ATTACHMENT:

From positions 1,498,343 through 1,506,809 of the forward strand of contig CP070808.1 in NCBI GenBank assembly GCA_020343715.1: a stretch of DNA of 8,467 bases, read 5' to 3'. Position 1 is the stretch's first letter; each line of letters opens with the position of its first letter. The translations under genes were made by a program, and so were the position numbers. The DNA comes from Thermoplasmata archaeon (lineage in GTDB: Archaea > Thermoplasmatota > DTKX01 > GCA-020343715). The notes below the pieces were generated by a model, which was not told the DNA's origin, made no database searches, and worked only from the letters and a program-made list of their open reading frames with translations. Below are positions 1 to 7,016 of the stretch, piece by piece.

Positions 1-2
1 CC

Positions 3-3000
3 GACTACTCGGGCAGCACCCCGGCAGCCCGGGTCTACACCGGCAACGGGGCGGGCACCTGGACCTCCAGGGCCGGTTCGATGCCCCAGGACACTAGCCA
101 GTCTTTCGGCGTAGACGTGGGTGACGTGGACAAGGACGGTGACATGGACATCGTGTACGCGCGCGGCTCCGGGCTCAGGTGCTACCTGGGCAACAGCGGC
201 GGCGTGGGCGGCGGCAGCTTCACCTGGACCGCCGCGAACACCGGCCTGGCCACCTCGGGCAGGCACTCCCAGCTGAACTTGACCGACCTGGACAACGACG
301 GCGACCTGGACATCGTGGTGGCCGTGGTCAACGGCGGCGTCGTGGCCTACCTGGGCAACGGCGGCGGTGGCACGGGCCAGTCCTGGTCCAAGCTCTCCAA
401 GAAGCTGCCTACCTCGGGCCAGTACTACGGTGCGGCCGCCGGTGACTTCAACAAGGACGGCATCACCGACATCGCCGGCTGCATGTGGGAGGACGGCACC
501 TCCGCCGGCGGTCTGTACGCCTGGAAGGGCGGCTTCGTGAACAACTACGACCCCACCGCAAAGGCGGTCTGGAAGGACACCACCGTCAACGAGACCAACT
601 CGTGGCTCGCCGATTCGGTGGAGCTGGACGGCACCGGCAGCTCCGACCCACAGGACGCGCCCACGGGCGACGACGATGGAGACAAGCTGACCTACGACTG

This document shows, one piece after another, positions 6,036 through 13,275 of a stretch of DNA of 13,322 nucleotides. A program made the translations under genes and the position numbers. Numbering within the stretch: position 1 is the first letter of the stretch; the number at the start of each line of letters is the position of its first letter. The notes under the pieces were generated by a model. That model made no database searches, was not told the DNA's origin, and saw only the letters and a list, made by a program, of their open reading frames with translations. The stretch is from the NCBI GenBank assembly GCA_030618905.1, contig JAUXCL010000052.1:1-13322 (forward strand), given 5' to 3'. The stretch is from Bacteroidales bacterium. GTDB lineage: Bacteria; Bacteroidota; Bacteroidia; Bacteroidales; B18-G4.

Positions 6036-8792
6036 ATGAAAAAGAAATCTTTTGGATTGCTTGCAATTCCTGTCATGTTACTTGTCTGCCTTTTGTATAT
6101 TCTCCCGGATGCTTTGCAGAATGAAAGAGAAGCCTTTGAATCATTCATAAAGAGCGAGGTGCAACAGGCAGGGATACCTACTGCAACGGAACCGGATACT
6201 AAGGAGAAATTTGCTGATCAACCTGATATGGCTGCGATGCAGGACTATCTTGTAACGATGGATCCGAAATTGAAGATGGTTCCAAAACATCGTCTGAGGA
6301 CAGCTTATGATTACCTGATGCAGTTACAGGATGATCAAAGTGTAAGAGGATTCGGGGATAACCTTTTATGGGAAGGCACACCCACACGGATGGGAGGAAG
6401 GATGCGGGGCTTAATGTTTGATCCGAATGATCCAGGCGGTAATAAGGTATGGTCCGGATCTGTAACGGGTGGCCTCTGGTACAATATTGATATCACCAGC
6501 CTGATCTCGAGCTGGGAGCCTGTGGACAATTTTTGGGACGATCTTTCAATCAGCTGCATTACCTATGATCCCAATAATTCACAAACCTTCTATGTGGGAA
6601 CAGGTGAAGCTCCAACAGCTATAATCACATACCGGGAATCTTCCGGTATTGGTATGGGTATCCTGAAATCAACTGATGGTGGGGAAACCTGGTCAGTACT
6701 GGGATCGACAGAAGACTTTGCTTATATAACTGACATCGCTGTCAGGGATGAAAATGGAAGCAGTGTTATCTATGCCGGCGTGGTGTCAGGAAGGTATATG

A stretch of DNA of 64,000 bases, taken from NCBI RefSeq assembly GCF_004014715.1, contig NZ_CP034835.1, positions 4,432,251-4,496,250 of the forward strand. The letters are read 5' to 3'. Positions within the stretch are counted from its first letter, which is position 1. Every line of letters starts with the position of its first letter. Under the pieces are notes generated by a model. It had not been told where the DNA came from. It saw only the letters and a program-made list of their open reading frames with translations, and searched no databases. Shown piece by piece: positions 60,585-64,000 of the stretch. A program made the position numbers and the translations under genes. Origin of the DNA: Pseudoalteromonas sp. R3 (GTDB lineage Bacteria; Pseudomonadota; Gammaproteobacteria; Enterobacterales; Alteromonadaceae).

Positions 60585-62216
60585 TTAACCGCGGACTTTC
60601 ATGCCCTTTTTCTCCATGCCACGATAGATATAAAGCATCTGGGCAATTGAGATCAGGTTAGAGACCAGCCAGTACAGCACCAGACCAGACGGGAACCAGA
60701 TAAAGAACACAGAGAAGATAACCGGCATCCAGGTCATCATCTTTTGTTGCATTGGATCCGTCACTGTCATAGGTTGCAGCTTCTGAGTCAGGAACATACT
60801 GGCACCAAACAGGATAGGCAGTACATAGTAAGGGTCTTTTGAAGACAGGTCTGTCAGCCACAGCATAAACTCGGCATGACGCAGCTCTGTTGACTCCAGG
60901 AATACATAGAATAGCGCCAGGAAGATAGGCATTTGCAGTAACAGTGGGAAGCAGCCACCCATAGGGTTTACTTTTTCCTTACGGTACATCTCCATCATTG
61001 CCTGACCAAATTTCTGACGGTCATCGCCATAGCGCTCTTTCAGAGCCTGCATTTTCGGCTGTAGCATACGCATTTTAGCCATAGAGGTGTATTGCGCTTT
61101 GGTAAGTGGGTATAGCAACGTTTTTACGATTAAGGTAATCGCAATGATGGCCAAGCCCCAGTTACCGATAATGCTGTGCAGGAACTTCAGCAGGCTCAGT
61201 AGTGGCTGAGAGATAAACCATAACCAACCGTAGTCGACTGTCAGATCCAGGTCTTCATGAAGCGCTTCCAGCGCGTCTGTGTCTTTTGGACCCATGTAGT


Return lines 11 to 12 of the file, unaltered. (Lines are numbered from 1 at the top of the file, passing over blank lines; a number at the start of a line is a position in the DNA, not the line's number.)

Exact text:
601 CGTGGCTCGCCGATTCGGTGGAGCTGGACGGCACCGGCAGCTCCGACCCACAGGACGCGCCCACGGGCGACGACGATGGAGACAAGCTGACCTACGACTG

This document shows, one piece after another, positions 6,036 through 13,275 of a stretch of DNA of 13,322 nucleotides. A program made the translations under genes and the position numbers. Numbering within the stretch: position 1 is the first letter of the stretch; the number at the start of each line of letters is the position of its first letter. The notes under the pieces were generated by a model. That model made no database searches, was not told the DNA's origin, and saw only the letters and a list, made by a program, of their open reading frames with translations. The stretch is from the NCBI GenBank assembly GCA_030618905.1, contig JAUXCL010000052.1:1-13322 (forward strand), given 5' to 3'. The stretch is from Bacteroidales bacterium. GTDB lineage: Bacteria; Bacteroidota; Bacteroidia; Bacteroidales; B18-G4.